Aussies are the world’s number one consumers of meat, but scientists warn our love affair with beef is killing us, and the planet.
An international team of experts has put lower meat consumption at the heart of a “planetary health diet” to stave off catastrophic damage to the environment.
The findings from the EAT-Lancet Commission warn the world’s population is expected to reach 10 billion by 2050 and current diets, with a growing emphasis on Western-style high-calorie foods laden with saturated fats, are unsustainable.
The intake of meat and sugar needs to fall by half by 2050.
The 37 experts from 16 countries concluded that consumption of nuts, fruits, vegetables and legumes such as lentils and chickpeas must double.
People should think of meat as a treat and have “a burger once a week or a steak once a month”, the report warned.
That would be a challenge to Australians who top the global list of meat eaters, with an average consumption per person of nearly 100kg of meat a year – or around 250g a day.
Under the report’s guidelines, a person should eat only 7g or 15 calories worth of beef or lamb a day, which means Australians would have to cut 97 per cent of meat from their diet.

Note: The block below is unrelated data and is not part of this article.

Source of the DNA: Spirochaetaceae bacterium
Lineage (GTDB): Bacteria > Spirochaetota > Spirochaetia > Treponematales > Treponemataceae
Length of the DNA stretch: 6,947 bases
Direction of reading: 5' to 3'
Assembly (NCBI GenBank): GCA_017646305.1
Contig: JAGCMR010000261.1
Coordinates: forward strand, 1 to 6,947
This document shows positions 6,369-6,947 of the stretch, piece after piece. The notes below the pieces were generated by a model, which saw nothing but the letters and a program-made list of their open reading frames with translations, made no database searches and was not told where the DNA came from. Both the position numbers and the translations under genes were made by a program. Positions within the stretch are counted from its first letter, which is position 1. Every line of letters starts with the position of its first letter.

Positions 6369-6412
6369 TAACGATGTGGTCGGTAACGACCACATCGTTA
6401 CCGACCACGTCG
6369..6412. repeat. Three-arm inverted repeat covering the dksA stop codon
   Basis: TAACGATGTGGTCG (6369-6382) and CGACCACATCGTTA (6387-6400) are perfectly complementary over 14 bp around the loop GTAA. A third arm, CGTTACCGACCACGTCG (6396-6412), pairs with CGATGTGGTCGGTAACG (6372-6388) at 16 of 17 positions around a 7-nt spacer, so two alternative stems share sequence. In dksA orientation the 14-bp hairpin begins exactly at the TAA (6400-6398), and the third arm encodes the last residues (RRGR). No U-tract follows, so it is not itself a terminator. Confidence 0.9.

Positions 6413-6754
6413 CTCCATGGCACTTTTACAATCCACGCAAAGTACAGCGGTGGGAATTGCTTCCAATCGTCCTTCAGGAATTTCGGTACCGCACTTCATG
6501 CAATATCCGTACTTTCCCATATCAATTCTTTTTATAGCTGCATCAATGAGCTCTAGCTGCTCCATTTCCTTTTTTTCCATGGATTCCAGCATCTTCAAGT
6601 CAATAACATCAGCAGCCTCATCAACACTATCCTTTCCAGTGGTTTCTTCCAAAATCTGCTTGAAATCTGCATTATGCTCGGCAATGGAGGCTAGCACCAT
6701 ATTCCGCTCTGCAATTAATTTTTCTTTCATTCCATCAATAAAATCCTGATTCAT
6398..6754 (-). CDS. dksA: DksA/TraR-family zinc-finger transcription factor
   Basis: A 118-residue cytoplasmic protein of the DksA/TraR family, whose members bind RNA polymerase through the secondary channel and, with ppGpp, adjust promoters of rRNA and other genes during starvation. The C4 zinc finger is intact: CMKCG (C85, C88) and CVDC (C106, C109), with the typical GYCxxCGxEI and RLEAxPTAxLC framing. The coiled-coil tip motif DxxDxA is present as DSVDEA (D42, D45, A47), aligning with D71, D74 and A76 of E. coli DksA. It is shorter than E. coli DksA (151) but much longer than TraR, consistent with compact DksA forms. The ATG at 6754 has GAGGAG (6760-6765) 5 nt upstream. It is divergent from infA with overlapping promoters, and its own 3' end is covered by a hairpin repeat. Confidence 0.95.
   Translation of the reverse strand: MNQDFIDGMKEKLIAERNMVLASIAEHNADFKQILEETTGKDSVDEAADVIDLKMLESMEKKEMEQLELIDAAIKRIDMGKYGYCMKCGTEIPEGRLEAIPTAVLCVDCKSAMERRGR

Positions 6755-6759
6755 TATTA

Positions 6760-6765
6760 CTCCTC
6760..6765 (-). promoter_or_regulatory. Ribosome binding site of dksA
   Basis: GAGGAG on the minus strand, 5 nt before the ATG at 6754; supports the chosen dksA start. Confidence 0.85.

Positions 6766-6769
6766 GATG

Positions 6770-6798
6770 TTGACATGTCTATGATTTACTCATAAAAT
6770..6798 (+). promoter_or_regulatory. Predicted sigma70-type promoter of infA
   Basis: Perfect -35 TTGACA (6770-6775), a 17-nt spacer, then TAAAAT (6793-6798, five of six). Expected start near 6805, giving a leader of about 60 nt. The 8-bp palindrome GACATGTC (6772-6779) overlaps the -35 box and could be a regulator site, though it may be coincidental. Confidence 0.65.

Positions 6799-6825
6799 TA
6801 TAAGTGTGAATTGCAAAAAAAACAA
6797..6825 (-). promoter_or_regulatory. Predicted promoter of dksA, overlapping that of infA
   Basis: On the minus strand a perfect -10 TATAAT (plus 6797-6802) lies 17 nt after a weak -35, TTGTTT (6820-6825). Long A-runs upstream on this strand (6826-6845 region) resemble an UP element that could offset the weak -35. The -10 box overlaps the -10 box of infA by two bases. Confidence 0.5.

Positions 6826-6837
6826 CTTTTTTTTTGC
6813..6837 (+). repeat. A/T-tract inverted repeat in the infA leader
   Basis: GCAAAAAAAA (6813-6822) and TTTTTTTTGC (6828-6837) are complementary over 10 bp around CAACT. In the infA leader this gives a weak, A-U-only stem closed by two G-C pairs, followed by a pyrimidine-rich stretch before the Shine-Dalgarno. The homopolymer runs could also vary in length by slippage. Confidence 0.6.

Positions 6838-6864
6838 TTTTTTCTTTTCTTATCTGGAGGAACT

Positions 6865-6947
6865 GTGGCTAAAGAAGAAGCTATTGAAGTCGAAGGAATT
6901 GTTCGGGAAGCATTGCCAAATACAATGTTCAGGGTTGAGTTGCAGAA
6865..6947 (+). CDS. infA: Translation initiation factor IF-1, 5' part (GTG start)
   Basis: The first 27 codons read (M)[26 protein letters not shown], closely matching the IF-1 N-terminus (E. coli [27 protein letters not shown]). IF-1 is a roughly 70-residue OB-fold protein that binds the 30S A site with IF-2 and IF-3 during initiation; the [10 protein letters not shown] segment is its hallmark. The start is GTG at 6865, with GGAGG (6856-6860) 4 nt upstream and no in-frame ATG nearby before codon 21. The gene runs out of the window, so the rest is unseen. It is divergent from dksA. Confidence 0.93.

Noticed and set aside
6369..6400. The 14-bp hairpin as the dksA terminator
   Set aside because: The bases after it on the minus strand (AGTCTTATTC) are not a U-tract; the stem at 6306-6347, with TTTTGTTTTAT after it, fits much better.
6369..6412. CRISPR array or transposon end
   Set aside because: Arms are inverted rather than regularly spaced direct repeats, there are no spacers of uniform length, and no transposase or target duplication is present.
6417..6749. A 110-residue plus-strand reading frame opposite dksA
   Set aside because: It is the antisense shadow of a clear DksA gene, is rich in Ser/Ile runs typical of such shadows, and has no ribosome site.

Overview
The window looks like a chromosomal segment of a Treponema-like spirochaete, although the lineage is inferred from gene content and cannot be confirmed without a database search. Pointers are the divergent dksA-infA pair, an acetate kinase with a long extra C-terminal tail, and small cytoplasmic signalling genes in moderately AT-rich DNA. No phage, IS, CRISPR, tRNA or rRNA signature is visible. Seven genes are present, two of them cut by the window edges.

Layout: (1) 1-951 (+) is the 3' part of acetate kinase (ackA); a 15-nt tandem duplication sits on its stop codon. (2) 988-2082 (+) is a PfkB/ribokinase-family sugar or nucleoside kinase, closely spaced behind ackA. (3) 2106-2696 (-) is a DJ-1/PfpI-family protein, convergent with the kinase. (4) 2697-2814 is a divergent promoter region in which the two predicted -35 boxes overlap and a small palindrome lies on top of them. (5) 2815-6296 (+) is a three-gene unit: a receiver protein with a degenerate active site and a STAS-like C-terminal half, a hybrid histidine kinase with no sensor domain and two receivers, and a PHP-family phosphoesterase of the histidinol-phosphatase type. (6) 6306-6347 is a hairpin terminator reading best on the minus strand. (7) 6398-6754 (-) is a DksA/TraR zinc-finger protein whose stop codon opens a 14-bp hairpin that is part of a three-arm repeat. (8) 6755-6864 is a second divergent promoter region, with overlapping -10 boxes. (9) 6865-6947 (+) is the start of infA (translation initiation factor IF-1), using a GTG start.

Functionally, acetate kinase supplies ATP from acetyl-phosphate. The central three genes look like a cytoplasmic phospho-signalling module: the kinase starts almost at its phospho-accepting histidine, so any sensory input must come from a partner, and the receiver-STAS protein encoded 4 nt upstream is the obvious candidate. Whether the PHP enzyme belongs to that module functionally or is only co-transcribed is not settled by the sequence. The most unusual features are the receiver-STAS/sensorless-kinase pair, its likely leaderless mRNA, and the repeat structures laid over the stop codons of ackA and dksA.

A single quarter-pounder burger patty weighs just under 114 grams – and forget substituting chicken.
The diet recommends no more than 29g of daily poultry – around one and a half chicken nuggets – and 13g of eggs, or one and a half eggs, a week.
The report also said livestock farming was “catastrophic” for the environment, producing up to 18 per cent of global greenhouse gases and contributing to deforestation and water shortages.
“To have any chance of feeding 10 billion people in 2050 within planetary boundaries we must adopt a healthy diet, slash food waste, and invest in technologies that reduce environmental impacts,” the study states.
“The food we eat and how we produce it determines the health of people and the planet, and we are currently getting this seriously wrong.”
Ultimately, the new guidelines could globally prevent up to 11.6 million premature deaths per year, according to its creators.
Currently, nearly a billion people are hungry and another two billion are eating too much of the wrong foods, causing epidemics of obesity, heart disease and diabetes.
Australian Associated Press